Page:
The Lion, The Witch and The Wardrobe
C S Lewis, dramaturg and original writer in the room Adam Peck
Elliott & Harper Productions and Catherine Schreiber, based on the original Leeds Playhouse production
The Lowry, Salford
For its main Christmas show, The Lowry is hosting a revival of Sally Cookson's Leeds Playhouse adaptation of C S Lewis's most famous novel from 2017, redirected for this tour by Michael Fentiman, and it is stunning.
This adaptation, originally devised by Cookson and the Leeds company, has all of the elements of the original story but makes them feel fresh and new and very theatrical while still being rooted firmly—but not nostalgically—in the 1940s. In fact, the Second World War probably haunts this telling more directly than Lewis's original.
It opens on a pianist in military uniform leading the whole company in a lovely arrangement of "We'll Meet Again" before we learn that the father of the Pevensie children—Peter (Ammar Duffus), Susan (Robyn Sinclair), Edmund (Shaka Kalokoh) and Lucy (Karise Yansen)—has gone off to fight and they are to be evacuated to a remote part of Scotland, the house of Professor Kirk (Johnson Willis). There, Lucy finds a doorway to another world, Narnia, where it is always winter due to a spell from the White Witch (Samantha Womack), but the others don't believe her until they find their way in as well.
There, they meet up with several creatures on their way to find Aslan (Chris Jared), the lion, who is the only one who can defeat the Witch, but only with the help of the four siblings.
A lot of the Narnia scenes are pretty familiar from the book, but those in the 'real' world are significantly different, fulfilling the same function while moving the story on quicker to make it work better for theatre, as well as brushing off the cobwebs of some of the more stilted and dated dialogue. The war in Europe is given more obvious parallels with the war in Narnia; a uniformed Mrs Beaver (Christina Tedders) meets them as a member of the Resistance (was that an intentional quote from 'Allo 'Allo?) and takes them back to meet her husband (Sam Buttery), a bumbling military type.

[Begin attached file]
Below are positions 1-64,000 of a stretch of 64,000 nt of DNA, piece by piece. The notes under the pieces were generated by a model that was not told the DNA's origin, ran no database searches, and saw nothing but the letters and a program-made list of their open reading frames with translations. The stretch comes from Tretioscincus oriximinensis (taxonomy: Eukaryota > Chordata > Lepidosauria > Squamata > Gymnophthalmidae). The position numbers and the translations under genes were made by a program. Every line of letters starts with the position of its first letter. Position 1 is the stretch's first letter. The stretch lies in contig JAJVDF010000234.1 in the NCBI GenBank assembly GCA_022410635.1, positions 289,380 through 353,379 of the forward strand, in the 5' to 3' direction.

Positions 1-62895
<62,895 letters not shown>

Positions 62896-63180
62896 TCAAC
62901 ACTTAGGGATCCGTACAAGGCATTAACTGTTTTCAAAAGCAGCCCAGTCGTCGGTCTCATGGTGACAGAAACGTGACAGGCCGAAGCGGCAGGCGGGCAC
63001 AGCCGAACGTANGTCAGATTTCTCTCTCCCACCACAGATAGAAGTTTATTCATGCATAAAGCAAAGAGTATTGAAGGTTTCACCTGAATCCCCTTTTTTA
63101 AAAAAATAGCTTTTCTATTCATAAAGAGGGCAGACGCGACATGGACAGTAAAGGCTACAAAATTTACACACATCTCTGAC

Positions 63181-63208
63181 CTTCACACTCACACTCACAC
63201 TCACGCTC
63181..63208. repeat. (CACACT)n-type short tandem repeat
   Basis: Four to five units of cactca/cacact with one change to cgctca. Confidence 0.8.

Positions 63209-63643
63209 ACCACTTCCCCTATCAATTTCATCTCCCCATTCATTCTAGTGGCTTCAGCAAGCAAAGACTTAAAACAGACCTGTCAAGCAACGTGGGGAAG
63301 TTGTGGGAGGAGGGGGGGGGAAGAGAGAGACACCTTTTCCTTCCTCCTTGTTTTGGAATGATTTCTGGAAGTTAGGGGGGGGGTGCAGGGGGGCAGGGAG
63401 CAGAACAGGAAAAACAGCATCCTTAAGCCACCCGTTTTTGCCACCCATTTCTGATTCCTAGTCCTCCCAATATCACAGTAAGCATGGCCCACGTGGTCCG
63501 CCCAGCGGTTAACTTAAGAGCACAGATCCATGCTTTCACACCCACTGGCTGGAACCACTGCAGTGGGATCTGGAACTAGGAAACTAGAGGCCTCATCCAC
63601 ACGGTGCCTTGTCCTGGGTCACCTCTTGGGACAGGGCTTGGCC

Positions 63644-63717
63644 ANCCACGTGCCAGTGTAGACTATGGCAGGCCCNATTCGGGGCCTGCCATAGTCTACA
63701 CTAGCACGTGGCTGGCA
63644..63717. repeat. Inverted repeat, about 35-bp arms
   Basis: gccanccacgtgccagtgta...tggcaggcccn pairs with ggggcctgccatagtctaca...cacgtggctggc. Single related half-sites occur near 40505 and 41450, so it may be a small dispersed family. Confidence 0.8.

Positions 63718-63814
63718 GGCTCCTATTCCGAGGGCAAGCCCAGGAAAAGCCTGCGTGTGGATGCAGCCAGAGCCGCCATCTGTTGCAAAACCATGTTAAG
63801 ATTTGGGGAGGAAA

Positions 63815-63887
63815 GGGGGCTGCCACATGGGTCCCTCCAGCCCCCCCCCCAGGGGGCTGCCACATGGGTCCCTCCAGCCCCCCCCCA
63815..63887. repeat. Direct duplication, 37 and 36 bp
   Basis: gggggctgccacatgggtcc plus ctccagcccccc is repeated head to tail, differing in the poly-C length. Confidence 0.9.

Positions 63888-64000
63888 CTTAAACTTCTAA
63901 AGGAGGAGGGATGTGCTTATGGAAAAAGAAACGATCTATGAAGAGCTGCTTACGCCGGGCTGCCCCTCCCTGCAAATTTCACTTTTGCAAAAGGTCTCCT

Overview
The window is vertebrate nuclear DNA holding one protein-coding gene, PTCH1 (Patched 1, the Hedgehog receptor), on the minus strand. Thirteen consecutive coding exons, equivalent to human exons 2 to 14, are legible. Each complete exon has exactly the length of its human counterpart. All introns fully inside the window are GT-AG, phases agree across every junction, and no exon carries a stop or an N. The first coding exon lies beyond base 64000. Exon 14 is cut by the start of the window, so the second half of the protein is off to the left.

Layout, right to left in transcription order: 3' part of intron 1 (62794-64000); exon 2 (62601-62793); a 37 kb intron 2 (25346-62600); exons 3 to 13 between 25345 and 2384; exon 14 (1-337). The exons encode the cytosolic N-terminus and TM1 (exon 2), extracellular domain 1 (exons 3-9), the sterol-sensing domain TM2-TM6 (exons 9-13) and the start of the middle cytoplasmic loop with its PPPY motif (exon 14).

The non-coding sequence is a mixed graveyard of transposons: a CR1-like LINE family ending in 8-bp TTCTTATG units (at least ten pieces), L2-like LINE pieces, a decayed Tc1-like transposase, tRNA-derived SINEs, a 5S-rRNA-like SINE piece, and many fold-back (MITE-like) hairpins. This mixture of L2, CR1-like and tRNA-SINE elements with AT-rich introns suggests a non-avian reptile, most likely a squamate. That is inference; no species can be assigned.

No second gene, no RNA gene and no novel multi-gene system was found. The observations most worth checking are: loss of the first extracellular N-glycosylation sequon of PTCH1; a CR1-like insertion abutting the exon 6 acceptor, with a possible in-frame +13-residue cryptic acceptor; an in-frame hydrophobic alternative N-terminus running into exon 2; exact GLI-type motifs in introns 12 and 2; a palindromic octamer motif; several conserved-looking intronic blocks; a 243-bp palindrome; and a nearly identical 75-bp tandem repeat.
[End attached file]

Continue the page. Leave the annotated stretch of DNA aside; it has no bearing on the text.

The adaptation is very skilfully done, but there is a lot more to this production than the script. There are songs throughout in various styles, adapted into a unified score by Benji Bower and Barnaby Race and performed by a slick ensemble who may be dancing, playing instruments, singing and playing distinct physical characters, often at the same time. Actors are often flown (aerial director Gwen Hales) to effectively use the full three dimensions of the stage, but this is never overdone; the same can be said about the illusions from magic supervisor Chris Fisher.
There are also hints from the Professor that the differences in time between England and Narnia are related to quantum theory; the fact that he has a cat called Schrödinger is another clue that he knows more about the world beyond the wardrobe than he is letting on. The cat is one of the puppets designed by Max Humphries and directed by Toby Olié that help to build this world, the most impressive—as it should be—being the lion, Aslan, represented by both a half-body puppet the size of a horse and a commanding Chris Jared in a fur coat beside it speaking the words.
This is a kind of 'total' theatre that feels like it has grown from an ensemble and for which every element has to be right for it to work, and all of it—including Rae Smith's set and costumes redesigned by Tom Paris for the tour, Jack Knowles's lighting design, Gareth Tucker and Ian Dickinson's sound design, Shannelle 'Tali' Fergus's huge choreographed routines and more—comes together beautifully.
Note that major road works have closed off one entrance to Salford Quays and the other is closed off at certain times, plus The Lowry has now adopted the most extensive (and aggressive) bag and body searches I've yet seen for a theatre, so allow extra time for the possible delays these may cause.
However, this is the best production I've seen in Manchester this festive season, so it's well worth the effort. It's a spectacular demonstration of what live theatre can be to welcome back anyone who hasn't set foot inside one for a long time.
Reviewer: David Chadderton